I asked if I could call and check on him. After all, it seemed the polite thing to do. She said, “I have your number.” Clearly I was dismissed. I slipped her a $20 bill as I left and thanked her for helping. The bird or me, I wasn’t sure. Without her, what would I have done with the bird?
She said she would use the money to feed all the pigeons. Many of them would never be well enough to fly.
As I left I stumbled over some of the loose oranges on the ground, thinking how citrus trees attract scorpions. I realized that they wouldn’t dare bother this lady.
On the way home, my son, somewhere off with his own thoughts, didn’t speak any more than the Pigeon Lady or the pigeon. I remembered how as a kid I had loved the “Feed the Birds” scene in Mary Poppins so much. Although I was only nine when the movie came out, that was my favorite song. The problem with the song is that it’s one that is hard to get out of your head.
This lady reminded me of that song, that scene, that woman. But with a gritty real-life edge of imperfection to her.
That was that. The pigeon was taken care of and I could go back to my computer. My son could go back to the TV. I tried to write a poem about her, but it wasn’t successful. It’s hard to write about something you find a little holy and a little human.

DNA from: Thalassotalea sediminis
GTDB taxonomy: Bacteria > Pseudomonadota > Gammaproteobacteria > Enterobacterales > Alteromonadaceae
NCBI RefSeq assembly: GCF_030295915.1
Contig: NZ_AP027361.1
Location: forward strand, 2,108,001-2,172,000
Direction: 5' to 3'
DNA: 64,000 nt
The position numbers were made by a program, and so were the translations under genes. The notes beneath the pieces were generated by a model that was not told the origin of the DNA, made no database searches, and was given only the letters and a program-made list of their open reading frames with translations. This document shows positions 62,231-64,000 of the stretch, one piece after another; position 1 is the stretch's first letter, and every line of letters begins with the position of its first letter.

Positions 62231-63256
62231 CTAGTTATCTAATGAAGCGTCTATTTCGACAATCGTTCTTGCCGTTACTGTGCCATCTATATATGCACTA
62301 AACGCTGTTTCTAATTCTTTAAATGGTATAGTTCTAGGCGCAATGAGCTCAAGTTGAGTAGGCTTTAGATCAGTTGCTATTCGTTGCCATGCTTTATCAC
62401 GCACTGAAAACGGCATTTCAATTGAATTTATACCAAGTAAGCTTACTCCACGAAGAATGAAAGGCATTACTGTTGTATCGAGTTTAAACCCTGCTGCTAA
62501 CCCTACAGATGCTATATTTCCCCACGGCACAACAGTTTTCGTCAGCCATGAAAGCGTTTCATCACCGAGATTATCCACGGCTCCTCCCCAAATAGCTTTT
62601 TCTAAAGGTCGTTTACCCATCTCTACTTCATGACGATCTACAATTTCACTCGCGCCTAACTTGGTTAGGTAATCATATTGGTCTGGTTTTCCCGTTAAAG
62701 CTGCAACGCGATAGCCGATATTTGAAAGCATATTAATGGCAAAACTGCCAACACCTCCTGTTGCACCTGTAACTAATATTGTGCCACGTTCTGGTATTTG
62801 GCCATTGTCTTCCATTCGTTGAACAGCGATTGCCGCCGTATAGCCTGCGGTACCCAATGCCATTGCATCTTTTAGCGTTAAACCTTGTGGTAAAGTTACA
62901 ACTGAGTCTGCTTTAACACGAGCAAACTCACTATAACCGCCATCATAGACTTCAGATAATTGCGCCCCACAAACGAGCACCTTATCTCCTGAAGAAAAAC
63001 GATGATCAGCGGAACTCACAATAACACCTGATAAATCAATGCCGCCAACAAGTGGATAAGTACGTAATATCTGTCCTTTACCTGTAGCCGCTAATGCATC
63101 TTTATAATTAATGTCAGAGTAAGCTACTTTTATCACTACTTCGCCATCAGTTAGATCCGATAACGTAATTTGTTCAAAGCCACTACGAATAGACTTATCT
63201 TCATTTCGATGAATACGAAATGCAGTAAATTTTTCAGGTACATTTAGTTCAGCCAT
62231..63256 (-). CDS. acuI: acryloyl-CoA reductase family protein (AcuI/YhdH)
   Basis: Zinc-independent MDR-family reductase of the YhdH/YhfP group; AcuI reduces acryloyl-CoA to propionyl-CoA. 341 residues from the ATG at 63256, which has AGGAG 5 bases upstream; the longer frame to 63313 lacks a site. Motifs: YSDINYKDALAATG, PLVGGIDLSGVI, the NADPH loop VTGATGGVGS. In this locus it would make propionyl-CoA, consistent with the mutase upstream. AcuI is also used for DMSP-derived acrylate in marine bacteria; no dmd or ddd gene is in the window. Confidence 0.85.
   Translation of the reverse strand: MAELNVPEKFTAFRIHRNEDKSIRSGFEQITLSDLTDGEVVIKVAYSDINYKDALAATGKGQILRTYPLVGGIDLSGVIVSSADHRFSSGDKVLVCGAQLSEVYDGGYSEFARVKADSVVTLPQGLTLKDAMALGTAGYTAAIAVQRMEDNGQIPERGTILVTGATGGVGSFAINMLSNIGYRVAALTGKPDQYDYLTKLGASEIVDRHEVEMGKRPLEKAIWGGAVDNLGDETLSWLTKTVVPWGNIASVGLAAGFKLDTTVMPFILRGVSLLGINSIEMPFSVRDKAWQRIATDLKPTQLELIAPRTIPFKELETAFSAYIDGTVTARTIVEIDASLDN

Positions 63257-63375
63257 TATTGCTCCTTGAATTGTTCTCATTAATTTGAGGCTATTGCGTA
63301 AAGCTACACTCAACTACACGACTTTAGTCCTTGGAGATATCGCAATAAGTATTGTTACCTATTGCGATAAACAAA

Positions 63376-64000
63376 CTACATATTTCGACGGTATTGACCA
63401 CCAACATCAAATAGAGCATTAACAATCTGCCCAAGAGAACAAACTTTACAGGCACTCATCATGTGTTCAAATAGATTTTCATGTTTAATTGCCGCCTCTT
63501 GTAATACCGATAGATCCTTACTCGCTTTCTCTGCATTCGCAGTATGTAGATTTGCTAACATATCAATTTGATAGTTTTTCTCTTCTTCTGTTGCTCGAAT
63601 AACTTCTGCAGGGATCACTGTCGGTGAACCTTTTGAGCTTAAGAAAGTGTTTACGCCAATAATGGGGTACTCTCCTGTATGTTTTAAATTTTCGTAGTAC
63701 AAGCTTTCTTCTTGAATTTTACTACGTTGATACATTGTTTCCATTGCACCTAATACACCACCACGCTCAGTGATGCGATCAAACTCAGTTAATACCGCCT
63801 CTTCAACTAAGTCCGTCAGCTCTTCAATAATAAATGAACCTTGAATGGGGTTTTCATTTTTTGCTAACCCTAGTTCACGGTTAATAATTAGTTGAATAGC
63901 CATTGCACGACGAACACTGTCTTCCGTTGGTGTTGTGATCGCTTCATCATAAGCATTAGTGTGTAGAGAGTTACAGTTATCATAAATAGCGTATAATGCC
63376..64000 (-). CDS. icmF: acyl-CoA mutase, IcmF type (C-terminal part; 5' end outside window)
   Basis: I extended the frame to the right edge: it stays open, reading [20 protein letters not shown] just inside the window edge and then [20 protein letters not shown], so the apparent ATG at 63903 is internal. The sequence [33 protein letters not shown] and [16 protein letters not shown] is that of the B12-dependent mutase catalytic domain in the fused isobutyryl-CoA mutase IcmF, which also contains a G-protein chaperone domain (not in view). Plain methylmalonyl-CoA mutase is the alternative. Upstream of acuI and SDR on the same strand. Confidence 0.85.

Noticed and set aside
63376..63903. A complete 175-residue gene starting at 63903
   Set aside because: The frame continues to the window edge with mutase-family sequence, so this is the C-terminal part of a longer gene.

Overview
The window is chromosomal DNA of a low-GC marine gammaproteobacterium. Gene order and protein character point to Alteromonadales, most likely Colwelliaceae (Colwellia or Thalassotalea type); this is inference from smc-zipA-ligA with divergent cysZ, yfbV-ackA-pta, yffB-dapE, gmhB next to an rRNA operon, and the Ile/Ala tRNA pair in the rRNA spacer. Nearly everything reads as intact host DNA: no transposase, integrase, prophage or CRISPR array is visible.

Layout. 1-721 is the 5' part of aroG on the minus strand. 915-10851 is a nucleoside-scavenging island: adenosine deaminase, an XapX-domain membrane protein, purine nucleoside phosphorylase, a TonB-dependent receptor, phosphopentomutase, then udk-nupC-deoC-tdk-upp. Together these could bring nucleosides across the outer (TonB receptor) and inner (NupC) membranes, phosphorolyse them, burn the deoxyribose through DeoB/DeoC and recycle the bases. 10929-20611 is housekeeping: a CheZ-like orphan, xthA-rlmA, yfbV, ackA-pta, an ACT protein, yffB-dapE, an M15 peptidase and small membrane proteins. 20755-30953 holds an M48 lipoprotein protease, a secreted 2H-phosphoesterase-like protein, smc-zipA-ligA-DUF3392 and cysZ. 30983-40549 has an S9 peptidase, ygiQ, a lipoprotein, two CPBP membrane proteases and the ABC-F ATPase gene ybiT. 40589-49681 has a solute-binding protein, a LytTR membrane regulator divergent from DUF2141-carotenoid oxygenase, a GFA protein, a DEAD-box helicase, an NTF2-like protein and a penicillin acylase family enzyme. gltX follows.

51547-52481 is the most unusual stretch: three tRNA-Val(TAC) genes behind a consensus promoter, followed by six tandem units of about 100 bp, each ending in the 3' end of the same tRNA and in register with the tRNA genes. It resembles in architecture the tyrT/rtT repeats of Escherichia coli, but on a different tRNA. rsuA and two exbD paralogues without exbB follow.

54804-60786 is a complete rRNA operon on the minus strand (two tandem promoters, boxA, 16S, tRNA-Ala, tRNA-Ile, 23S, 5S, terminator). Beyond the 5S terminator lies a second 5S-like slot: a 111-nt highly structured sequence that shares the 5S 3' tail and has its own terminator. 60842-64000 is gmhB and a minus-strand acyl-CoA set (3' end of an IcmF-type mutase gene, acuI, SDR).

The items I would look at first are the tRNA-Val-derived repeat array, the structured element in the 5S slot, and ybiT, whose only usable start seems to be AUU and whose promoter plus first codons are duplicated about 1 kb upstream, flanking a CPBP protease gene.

But nothing is ever really over. A year later I came home from vacation to find a sick pigeon huddled up against the wall of my house. This time I knew the drill and took the pigeon to the lady.
A few days later she used that phone number of mine that she had kept from the first pigeon. Without any chitchat, she said, “I’m so sorry, but your pigeon died.” I didn’t know whether to sympathize with her or to accept her sympathy and leave it at that.
She had tried very hard to save the pigeon, but without knowing what was wrong, she wasn’t able to help it. She said, “I have a difficult question to ask you. Would it be ok with you if I do an autopsy on the bird? When they die I like to do that so I can learn more about what is wrong with them, so I can help the rest of them.”
My pause might have been a moment too long, but then I assured her that it was fine to do so. Anything in the cause of helping the birds.
When I hung up the phone I could hear that damn Disney song playing in my head again.
That’s the story of Our Lady of the Pigeons, the story I remembered from reading the comments of fellow bloggers about the reason I don’t know much science.
Have you ever met anybody like her? Tell me his or her story!